FG ministers expected to oppose Six Nations free-to-air plan

Alex White to outline proposals to Cabinet on redesignating three sporting events

Proposals by Minister for Communications Alex White to designate the Six Nations rugby championship free-to-air on TV will be resisted by Fine Gael Ministers, according to party sources.  Photograph: Dara Mac Dónaill / The Irish Times.

Proposals by Minister for Communications Alex White to designate the Six Nations rugby championship free-to-air on TV will be resisted by Fine Gael Ministers, according to party sources. Photograph: Dara Mac Dónaill / The Irish Times.

 

Proposals by Minister for Communications Alex White to designate the Six Nations rugby championship free-to-air on TV will be resisted by Fine Gael Ministers, according to party sources.

Mr White will outline his plans to Cabinet on Tuesday to add three new sporting events to those that must be available for live broadcast to terrestial TV viewers.

They are the home games of the Six Nations championship; the Ladies’ Football All Ireland Final and the Camogie All Ireland Final. Already major events such as the GAA All Ireland finals, FAI senior home internationals, the Olympic Games, and the soccer World Cup are designated free-to-air.

No decision will be made on Tuesday but Mr White will inform colleagues he is considering adding the three sporting events to the designated lists and also starting a process of consultation on the matter.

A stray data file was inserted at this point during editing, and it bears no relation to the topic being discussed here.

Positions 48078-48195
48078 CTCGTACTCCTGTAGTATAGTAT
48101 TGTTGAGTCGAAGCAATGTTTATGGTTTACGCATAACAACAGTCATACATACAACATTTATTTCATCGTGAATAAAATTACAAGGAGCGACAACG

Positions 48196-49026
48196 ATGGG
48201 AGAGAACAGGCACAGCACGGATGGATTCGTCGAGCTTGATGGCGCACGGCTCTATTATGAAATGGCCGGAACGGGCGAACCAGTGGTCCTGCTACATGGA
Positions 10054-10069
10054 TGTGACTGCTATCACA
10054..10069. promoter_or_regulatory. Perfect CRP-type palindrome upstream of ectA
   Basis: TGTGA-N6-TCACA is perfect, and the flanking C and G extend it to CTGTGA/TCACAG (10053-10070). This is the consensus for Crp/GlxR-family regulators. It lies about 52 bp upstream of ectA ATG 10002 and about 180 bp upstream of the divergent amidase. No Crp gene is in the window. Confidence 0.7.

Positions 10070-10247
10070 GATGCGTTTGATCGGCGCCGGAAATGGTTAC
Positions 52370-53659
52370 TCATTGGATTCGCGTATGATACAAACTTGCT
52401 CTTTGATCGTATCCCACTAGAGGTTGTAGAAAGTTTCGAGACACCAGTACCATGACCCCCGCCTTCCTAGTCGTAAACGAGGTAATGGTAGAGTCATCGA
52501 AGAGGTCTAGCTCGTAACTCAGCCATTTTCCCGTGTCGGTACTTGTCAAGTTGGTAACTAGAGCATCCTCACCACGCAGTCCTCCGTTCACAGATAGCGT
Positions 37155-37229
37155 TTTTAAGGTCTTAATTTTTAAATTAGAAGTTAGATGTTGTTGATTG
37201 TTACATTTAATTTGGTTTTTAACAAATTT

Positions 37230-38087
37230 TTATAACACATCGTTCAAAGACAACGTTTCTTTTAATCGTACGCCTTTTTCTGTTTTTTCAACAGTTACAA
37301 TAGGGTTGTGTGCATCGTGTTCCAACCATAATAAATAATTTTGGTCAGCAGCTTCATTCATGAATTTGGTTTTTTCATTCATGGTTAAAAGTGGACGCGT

The Broadcasting Acts, as well as the designation of major events order, require the Minister to consult with the sporting bodies concerned; the four terrestrial broadcasters (RTÉ, TV3, TG4 and UTV Ireland); the Minister for Tourism and Sport Paschal Donohoe; and the general public. That process is expected to take several months.

Over the course of the weekend, Mr White said there was a strong argument for the Six Nations to be included on the list. Referring to the Irish team’s success in winning the championship, he told RTÉ’s The Week in Politics: “Anybody who could see the success, including the success on television as a television event, with access for so many people to be able to see this great game. There’s a strong case for it.”

However, sources on the Fine Gael side said that its minsters could be expected to be lobbied hard on this issue by the IRFU, which is understood to favour the status quo.

Five years ago, when then minister for communications Eamon Ryan tried to designate Heineken Cup games as free-to-air, there was a major campaign against the changes led by Simon Coveney, then a Fine Gael front bench spokesman, now the Minister for Agriculture.

Several Fine Gael ministers, it is understood, have strong views that the Six Nations should not be made the subject of a designation order.

The GAA and the two associations that run the codes are not expected to raise any objection to the camogie and ladies’ football All-Ireland redesignations.

At present the Six Nations is not designated free-to-air, rather as a deferred broadcast. However, as RTÉ has bought the rights, in practise they are broadcast free-to-air in the State.